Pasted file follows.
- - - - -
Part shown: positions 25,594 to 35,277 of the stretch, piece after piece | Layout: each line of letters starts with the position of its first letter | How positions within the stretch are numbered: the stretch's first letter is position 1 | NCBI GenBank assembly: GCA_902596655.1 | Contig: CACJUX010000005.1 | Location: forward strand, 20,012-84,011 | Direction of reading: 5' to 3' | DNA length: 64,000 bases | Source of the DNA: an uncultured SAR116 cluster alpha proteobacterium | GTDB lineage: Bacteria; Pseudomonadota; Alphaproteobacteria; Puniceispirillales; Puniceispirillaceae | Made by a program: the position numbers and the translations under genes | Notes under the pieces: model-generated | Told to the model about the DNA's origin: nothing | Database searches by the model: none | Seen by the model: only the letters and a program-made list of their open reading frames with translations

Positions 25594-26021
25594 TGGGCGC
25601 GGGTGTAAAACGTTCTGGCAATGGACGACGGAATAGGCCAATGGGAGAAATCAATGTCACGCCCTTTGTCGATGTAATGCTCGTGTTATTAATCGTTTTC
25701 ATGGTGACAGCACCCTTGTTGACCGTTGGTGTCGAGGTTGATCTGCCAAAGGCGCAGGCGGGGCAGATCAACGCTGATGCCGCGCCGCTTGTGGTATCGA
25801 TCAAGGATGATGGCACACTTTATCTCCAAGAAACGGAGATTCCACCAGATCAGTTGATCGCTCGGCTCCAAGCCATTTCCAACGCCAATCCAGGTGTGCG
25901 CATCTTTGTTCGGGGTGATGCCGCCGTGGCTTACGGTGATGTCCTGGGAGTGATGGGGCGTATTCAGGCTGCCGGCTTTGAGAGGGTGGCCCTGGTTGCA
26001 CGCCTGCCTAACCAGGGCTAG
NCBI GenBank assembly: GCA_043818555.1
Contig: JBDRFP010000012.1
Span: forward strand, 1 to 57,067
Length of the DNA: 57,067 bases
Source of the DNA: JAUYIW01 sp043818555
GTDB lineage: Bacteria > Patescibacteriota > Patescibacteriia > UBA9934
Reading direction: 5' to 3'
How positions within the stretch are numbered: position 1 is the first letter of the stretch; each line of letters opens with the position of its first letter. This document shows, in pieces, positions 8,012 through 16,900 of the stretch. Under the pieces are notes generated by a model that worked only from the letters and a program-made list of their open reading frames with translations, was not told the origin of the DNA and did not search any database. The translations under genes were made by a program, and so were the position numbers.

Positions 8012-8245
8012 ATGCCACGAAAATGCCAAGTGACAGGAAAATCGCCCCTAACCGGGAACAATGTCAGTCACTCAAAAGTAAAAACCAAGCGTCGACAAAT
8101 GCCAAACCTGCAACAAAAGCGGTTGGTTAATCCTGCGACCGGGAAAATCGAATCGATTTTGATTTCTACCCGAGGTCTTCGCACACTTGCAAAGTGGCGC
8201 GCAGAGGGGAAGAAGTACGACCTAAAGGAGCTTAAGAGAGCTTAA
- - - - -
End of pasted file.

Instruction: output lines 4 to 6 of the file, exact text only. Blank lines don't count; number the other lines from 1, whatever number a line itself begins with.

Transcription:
25601 GGGTGTAAAACGTTCTGGCAATGGACGACGGAATAGGCCAATGGGAGAAATCAATGTCACGCCCTTTGTCGATGTAATGCTCGTGTTATTAATCGTTTTC
25701 ATGGTGACAGCACCCTTGTTGACCGTTGGTGTCGAGGTTGATCTGCCAAAGGCGCAGGCGGGGCAGATCAACGCTGATGCCGCGCCGCTTGTGGTATCGA
25801 TCAAGGATGATGGCACACTTTATCTCCAAGAAACGGAGATTCCACCAGATCAGTTGATCGCTCGGCTCCAAGCCATTTCCAACGCCAATCCAGGTGTGCG